Saturday, April 30, 2016

Catherine Cavendish - her new book and some facts I bet you didn't know about Willows

I adore trees and would go around hugging them if people didn't look at me so strangely. But who knew this about willows (I'll never look at them again in the same light).

Catherine Cavendish is my guest today and she's writing about her latest novel - "The Devil's Serenade". I've read this and, I tell you, it's a beautifully written and scary story. I'll post my review tomorrow. In the meantime, sit back and let Cat tell you all about it and talk about the mysterious qualities of willows. But come back tomorrow for my review!!!

The Mystical – and Sinister – Willow

Willows play a multiple role in folklore – sometimes inspirational, sometimes a force to be reckoned with, appeased, fed and/or revered. The graceful weeping willow, with its gently swaying fronds of leaves graces many a riverbank.
In my latest novel – The Devil’s Serenade – a willow plays a prominent role. In this case, one with elements of both good and evil. The tree has, at some point in its history, been struck by lightning and now grows at bizarre and seemingly impossible angles. It defies nature. When, by rights, it should be dead, it thrives and its impossibly spreading roots and branches contain a supernatural force to be reckoned with.

In ancient Greek mythology, the willow was sacred to poets as a result of the powerful inspirational effect created by the sound of the wind through its branches. Orpheus was said to have carried branches of it to the Underworld where the inspiration he seems to have derived from their effect caused Apollo to present him with a lyre. Orpheus duly produced such sweet music, he was able to enchant not just people and animals but even the trees and rocks of Mount Olympus. In the temple of Delphi, Orpheus is depicted leaning against a willow tree, touching its branches.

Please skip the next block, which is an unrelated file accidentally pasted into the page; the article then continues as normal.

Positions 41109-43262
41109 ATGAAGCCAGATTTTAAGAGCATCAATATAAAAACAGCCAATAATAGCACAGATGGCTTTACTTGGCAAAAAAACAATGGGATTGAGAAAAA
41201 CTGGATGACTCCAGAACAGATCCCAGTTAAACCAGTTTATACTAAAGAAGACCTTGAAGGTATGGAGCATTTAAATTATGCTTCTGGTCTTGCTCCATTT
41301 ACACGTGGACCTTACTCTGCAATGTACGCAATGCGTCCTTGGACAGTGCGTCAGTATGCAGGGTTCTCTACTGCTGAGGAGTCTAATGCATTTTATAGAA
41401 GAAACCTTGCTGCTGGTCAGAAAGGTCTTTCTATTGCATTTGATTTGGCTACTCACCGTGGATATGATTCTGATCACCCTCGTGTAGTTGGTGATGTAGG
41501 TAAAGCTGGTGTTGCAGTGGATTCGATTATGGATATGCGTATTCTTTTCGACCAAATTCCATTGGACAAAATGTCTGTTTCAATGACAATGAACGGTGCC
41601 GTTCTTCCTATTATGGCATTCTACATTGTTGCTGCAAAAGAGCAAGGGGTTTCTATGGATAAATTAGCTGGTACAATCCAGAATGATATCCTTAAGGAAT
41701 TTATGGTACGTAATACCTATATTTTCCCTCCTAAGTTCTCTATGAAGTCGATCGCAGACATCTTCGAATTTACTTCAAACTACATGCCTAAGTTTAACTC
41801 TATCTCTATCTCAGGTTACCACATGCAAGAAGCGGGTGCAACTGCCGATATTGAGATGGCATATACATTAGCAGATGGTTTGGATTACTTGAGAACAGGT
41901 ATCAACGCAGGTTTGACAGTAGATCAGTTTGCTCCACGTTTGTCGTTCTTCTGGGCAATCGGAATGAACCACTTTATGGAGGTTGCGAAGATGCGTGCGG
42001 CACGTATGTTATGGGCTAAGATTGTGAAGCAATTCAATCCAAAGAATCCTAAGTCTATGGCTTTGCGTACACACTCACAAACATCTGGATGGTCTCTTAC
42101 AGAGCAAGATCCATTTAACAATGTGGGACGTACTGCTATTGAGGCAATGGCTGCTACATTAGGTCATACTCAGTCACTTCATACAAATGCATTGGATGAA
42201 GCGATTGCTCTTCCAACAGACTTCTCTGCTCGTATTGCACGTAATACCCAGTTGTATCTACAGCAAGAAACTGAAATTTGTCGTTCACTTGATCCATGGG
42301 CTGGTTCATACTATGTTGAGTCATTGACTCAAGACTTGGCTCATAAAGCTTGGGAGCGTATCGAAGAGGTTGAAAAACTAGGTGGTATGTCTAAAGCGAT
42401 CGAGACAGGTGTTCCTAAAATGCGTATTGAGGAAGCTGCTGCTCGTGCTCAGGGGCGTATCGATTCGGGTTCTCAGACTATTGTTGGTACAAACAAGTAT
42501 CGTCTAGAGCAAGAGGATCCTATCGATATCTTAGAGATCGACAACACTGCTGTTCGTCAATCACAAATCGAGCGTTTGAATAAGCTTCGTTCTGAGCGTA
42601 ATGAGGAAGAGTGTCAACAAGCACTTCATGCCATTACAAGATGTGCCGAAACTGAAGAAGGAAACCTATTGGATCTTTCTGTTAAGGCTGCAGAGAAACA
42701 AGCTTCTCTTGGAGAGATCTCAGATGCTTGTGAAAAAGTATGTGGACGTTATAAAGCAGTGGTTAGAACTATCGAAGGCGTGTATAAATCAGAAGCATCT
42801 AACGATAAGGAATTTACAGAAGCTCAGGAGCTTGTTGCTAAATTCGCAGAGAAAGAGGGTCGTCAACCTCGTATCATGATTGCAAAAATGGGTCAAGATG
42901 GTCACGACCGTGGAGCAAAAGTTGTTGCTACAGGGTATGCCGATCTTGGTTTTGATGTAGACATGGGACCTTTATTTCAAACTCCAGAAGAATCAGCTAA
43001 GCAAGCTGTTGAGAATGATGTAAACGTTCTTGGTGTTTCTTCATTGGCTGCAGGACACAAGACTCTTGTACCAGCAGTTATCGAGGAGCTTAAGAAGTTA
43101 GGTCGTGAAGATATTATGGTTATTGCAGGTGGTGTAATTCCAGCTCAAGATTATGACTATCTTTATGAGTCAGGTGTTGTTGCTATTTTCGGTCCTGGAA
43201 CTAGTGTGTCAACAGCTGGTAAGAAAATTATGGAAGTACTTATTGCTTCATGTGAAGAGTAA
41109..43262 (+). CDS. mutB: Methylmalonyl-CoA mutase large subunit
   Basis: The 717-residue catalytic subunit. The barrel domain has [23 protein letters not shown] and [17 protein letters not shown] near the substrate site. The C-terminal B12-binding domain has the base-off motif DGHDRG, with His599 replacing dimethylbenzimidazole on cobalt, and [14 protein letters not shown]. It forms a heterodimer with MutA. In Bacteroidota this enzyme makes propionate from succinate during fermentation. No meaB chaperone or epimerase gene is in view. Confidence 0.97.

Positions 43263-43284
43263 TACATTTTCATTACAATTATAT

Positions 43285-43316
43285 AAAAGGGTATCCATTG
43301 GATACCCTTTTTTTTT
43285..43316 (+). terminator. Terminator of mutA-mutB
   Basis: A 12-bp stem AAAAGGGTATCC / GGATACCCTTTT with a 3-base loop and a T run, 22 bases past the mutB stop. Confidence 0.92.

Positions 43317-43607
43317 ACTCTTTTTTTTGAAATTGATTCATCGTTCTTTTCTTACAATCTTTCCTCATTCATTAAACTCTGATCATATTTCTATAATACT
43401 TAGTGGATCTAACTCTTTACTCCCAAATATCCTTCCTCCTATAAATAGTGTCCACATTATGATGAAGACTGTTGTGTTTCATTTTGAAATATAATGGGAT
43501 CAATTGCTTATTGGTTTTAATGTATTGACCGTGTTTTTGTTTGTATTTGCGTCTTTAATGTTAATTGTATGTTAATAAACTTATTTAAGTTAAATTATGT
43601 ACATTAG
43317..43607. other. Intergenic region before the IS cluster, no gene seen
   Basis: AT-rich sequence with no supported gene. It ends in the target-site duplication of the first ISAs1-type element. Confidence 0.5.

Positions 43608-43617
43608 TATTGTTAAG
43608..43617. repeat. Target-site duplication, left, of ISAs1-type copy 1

One manifestation of the dark side of the willow’s ‘nature’ is its association with grief and death. The ancient Greek sorceress, Circe, planted a riverside cemetery with willows and dedicated it to Hecate and her moon magic. Male corpses were wrapped in untanned ox hides and exposed to the elements in the tops of the trees. This led to the practice of placing willow branches in the coffins of the recently deceased, and planting young saplings on their graves. In ancient Celtic tradition, there was the belief that the soul of the departed would grow into the roots of the young trees enabling its spirit to rise up and live within the growing tree. Even today, in Britain, many cemeteries are lined with willows to protect the spirits that reside there.

Willows are also associated with fertility and an ancient Romany tradition of the festival of Green George is just one example of this. It takes place every year, on 23rd April in parts of Transylvania. A man is chosen to be Green George. He wears a wicker frame made from willow and the local people then cover this with greenery and vegetation to represent the association of the willow with water that is so vital in ensuring a bountiful harvest. A young willow is then cut down and erected at the place where festivities will abound. This is then festooned with garlands. That night, all the pregnant women of the area gather around the tree and each places an item of clothing beneath it. If a single leaf falls onto that garment overnight, the woman will be granted a trouble-free delivery by the willow goddess.
At dawn the next day, Green George hammers three nails into the young tree and then promptly removes them, takes them to the nearest stretch of water and throws them in. This is to attract the attention and goodwill of the water spirits. He then returns to the tree, picks it up and returns with it to the water where he dips the branches until they are dripping with water. This will arouse the fertile qualities of the tree. The people then bring their animals to Green George who raises the tree and shakes water on them to bless the fertility of their farm animals for the coming year. Once complete, the tree is then re-erected and forms the centrepiece for festivities, feasting, drinking and merrymaking.